Anger against the zero covid policy after the death of 27 people in a “quarantine bus” accident

Controversial tragedy on Chinese roads.

NewsEditor
NewsEditor
19 September 2022 Monday 11:31
2 Reads
Anger against the zero covid policy after the death of 27 people in a “quarantine bus” accident

Controversial tragedy on Chinese roads. A total of 27 people died and 20 others were injured after a bus carrying residents of Guiyang, capital of the southeastern province of Guizhou, to a quarantine center against covid-19 suffered an accident in the early morning. This is the deadliest traffic accident so far this year in the Asian giant.

In all, 47 people were traveling to Libo county, including a relocation worker and the driver, when the bus fell into a deep ditch on the side of the road at 2:40 a.m. local time Sunday (6:40 p.m. GMT Saturday), it said. the state broadcaster CCTV. The exact causes of the accident are still being investigated and the injured are receiving medical attention, authorities added.

Hours later, it was confirmed that the bus was transporting people "affected by the controls of the covid-19 outbreak". A series of unconfirmed photos posted online showed all of the travellers, including the driver, dressed in anti-virus protective suits and goggles.

Some parts of Guizhou are confined by the sporadic outbreaks of covid that have been emerging in recent weeks (a thousand positives across the province in recent days). The six million inhabitants of its capital, Guiyang, have been under strict isolation measures since the beginning of September.

On Saturday, local official Wang Jie acknowledged that thousands of people have already been isolated in the city due to their possible contact with the virus and that, due to the limited capacities of the city, others were being transferred to quarantine centers located outside the city. the city.

That seems to be the case of the injured passengers, of whom it is not yet known if they had contracted the virus, were close contacts or just lived in the same building as someone positive.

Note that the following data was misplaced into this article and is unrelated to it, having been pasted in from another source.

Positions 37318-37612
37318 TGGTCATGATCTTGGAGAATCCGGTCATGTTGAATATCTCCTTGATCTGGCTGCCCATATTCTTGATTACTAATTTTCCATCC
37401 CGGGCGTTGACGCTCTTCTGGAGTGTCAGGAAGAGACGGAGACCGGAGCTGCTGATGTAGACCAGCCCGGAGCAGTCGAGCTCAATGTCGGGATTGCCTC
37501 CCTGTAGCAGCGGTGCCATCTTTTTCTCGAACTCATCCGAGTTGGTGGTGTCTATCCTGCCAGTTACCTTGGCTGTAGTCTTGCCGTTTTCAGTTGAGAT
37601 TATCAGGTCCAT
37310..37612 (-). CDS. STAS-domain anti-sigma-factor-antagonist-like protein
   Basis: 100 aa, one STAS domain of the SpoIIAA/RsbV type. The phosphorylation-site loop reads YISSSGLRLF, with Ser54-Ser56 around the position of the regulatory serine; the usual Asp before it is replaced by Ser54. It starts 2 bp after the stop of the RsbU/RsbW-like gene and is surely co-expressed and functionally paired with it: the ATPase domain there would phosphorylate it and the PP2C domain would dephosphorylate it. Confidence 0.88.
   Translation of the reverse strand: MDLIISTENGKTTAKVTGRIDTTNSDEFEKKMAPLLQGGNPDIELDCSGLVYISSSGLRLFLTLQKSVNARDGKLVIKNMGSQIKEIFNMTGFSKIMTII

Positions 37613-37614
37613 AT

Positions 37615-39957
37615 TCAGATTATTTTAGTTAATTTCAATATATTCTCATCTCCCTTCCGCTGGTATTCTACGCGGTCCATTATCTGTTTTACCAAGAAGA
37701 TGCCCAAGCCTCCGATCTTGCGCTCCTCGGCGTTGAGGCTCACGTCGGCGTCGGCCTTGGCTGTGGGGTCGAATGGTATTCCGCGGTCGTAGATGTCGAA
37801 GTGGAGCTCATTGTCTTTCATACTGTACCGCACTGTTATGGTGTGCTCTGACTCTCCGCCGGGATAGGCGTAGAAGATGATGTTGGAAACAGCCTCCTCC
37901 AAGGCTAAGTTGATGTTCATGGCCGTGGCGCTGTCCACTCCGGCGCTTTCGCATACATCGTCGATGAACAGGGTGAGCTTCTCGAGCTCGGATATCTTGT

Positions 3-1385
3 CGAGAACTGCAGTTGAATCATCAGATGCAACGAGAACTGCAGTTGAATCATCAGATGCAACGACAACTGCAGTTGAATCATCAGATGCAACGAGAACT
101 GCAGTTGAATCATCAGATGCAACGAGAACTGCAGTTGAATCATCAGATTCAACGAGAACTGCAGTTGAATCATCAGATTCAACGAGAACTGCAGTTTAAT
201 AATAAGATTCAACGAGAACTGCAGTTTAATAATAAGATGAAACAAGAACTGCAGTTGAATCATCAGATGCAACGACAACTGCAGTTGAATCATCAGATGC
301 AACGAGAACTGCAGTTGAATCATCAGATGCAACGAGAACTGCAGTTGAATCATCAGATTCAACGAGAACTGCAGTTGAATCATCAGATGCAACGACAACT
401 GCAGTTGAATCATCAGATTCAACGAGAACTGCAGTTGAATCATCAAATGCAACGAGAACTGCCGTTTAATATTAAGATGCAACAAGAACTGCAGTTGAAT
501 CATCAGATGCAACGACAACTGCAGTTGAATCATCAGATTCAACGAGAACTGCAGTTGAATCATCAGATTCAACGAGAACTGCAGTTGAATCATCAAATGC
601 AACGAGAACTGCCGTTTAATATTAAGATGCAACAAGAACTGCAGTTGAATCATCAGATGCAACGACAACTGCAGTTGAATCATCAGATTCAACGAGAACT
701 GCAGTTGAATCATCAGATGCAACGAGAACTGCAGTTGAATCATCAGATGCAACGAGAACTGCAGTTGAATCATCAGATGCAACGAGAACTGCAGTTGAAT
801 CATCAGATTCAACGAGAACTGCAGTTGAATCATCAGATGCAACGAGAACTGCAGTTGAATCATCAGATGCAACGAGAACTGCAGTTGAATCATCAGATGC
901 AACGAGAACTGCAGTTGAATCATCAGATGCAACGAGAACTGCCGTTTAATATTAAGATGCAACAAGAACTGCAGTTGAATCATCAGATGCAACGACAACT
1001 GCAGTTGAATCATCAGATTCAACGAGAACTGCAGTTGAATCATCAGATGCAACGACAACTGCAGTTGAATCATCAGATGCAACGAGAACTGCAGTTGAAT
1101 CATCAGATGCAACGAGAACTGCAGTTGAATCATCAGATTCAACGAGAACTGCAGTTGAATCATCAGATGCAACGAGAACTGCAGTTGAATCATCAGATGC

The accident sparked a wave of criticism on social networks such as Weibo, the Chinese Twitter, where Internet users criticized the need to transfer so many neighbors to distant quarantine centers in the middle of the night.

“I could have been on that bus too”, “who tells you not to be on a similar bus in the next few days?” and other similar messages became the way to show his discomfort with the official measures, although many of these signs of being fed up were quickly censored.

A woman claiming to be the daughter of one of the victims wrote that she "cannot accept" her mother's death. “She stayed home for half a month. She didn't go out anywhere except to get PCR tests, but suddenly they took her to quarantine her and she died," she said. "When will all this stop?" Said another of the discontented.

Meanwhile, the deputy mayor of Guiyang assured that the isolation and transport protocols related to the prevention work against the pandemic will be reviewed and that possible "hidden dangers for road safety" will be investigated.

After almost three years of the pandemic, China is the only major world economy that continues to commit to a zero-tolerance policy against the virus. The protocol, in force since 2020, includes the isolation of all those infected and close contacts, strict control of its borders and massive campaigns of PCR tests and selective confinements every time a new outbreak appears.

With less than a month to go before the 20th Communist Party Congress, in which everything indicates that President Xi Jinping will renew his post for a third term, there is nothing to suggest that the country is going to relax these measures.

Along these lines, the local health authorities reiterated last week that the strategy is "the most economical and scientific" for the country because "it quickly detects new infections and contains the spread at the lowest cost and as soon as possible."

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